really nonexistent right now,” said the executive, who did not want to be 
named while criticizing another company.

Avner Ronen, Boxee’s 33-year-old founder and chief executive, said the 
company could make money after it built up its user base, “The challenge 
for the cable industry is how they grapple with the fact that this is in 
some way a substitution for some of the things they do,” he said.

At the very least, Boxee may spur consumer electronics companies to move 
faster to bring the Internet to their devices. The Consumer Electronics 
Show this year was full of announcements by companies bringing some 
pieces of Internet content to the television. For example, LG 
Electronics, the Korean TV maker, said it would bring Netflix’s Watch 
Instantly movie service to a new line of high-definition TVs. Samsung 
said it would bring Internet content, in the form of widgets from Yahoo, 
to some of its televisions.

Boxee is betting that consumers accustomed to the freedom of the Internet 
will not be interested in a dribble of online services on their 
televisions but will want more comprehensive access to Web video.

“Consumers and developers aren’t going to put up with the idea of one 
piece of hardware talking to only a few services,” said Bijan Sabet, a 
partner at Spark Capital, one of two East Coast venture capital firms 
that invested a total of $4 million in Boxee last year.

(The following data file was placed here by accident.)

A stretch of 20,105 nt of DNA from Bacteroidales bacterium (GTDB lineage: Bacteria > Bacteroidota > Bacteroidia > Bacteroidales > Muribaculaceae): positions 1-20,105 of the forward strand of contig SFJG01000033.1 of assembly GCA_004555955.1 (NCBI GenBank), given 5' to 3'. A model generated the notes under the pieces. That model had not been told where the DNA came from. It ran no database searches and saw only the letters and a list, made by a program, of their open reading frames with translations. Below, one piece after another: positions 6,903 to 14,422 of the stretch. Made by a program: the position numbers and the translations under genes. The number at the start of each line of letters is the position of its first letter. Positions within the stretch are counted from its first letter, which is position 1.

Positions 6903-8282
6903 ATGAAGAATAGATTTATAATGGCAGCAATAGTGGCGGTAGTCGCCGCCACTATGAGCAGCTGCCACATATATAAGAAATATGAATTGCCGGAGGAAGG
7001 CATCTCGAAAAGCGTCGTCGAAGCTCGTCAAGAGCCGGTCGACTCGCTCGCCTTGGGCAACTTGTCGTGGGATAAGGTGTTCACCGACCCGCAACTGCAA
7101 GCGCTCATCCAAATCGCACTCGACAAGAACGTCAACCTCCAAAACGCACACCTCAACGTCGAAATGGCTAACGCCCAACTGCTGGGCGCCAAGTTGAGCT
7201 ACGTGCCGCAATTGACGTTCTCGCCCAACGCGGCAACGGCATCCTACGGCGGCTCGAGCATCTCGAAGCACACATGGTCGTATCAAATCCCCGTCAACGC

“It would be like getting a Verizon phone you can only use to call other 
Verizon subscribers. It’s not a natural thing.”

Because its software is open source and can be modified and improved by 
any user or developer, Boxee can theoretically move quickly to add new 
video or music sites to its service, or to tailor itself to other 
electronic devices.

For instance, three months ago, Web developers in North Carolina created 
a special program to allow people to put Boxee on their Apple TV boxes. 
The program has since been downloaded more than 100,000 times, but 
primarily by people with some level of technical sophistication and 
patience. It must be reinstalled on the device every time Apple updates 
its software.

In developing its service, Boxee is not always asking for permission. 
Apple, for example, appears to prefer that Apple TV users get their 
content from iTunes, the company’s media store. Apple has shown little 
interest in giving third-party developers the freedom to create programs 
for the device, as they are allowed to do for Apple’s iPhone. An Apple 
spokesman said the company would not comment on Boxee. 

Lawyers say that Boxee does not appear to be doing anything illegal, but 
that companies like Apple could try to take steps to prevent Boxee from 
accessing their content or working on their devices. 

Mr. Ronen said that like many start-ups, Boxee was definitely leaping 
without looking. “Don’t assume we have lawyers. That’s expensive,” he 

But he also noted that Boxee was giving consumers something they have 
long asked for: true access to Internet-style breadth and depth of 
content from their living room sofas. “The users and the technology will 
always move faster than the industry by definition,” Mr. Ronen said.


Message sent using MelbPC WebMail Server

More information about the Link mailing list